JEREMY SCAHILL: This government has been relentless in its pursuit of people of conscience who blow the whistle, and has characterized them as traitors and spies, and, in the process, has criminalized the ability to do independent journalism that is meant to hold them accountable, the government accountable.
JEREMY SCAHILL: We are at an extremely dangerous moment in the history of this country. Donald Trump is using the same rhetoric used by Nazi officials in 1930s and '40s to attack the press. He said he wants to jail journalists who publish stories he doesn't like. And he’s wielding the Espionage Act like a chainsaw against journalistic sources. What makes it all so much worse is that it was the constitutional law scholar and Trump predecessor, Barack Obama, who teed Trump up, who laid the groundwork, who blazed the trail for this extremely deranged and dangerous man currently occupying 1600 Pennsylvania Avenue.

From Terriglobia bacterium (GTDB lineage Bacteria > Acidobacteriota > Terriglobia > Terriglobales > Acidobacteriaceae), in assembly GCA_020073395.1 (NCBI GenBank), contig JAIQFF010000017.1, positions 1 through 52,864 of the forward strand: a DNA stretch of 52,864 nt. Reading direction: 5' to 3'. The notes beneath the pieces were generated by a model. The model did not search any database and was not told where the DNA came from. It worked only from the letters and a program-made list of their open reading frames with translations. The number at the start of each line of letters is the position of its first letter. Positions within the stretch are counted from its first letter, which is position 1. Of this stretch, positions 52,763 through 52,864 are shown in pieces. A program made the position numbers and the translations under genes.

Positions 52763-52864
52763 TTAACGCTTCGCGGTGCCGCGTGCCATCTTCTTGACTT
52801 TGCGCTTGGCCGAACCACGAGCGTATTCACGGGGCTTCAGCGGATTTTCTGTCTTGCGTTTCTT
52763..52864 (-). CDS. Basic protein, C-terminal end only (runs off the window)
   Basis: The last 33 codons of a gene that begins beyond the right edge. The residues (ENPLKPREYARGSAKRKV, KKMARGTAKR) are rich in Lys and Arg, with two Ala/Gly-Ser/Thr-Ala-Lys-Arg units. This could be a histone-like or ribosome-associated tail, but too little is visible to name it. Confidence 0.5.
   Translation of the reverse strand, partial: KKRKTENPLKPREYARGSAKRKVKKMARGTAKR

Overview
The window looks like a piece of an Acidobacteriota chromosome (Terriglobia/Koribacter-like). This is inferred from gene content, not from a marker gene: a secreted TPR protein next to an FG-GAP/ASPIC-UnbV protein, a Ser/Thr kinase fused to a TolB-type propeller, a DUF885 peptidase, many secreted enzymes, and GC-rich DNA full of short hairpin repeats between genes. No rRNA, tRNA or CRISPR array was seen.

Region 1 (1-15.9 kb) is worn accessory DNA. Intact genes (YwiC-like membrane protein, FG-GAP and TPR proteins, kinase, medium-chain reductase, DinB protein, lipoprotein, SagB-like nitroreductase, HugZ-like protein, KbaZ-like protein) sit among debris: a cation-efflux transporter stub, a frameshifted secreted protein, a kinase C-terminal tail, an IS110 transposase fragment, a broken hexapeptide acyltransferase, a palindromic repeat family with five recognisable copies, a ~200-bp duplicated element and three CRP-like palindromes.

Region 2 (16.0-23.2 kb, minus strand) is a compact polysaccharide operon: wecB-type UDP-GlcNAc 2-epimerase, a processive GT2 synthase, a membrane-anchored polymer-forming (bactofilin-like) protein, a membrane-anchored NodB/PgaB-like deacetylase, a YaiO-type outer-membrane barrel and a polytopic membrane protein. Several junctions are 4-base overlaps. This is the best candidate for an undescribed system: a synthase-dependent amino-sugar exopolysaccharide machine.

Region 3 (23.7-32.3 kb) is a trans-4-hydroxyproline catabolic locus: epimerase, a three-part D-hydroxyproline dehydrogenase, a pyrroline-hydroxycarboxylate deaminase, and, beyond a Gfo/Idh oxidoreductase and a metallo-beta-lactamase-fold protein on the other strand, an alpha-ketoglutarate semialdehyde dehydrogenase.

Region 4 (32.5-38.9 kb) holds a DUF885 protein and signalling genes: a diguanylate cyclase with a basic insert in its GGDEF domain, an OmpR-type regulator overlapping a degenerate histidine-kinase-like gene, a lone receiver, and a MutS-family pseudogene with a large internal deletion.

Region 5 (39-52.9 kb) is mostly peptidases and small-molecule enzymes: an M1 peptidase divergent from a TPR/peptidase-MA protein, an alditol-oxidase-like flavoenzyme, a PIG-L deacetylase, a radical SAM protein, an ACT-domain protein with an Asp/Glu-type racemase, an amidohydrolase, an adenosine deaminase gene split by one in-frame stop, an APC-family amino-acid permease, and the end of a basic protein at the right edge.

But look at the way these stories are covered in the broader media. With a few notable exceptions, the lack of solidarity or just basic understanding of how dangerous these cases are is just largely absent. Instead there are attacks on the news organizations or the reporters. For all of the talk of how dangerous Trump is to a free press, why hasn’t the Reality Winner case been covered more extensively? Why is a CNN reporter losing credentials a national scandal, and threatening alleged whistleblowers with 50 years in prison is a non-story?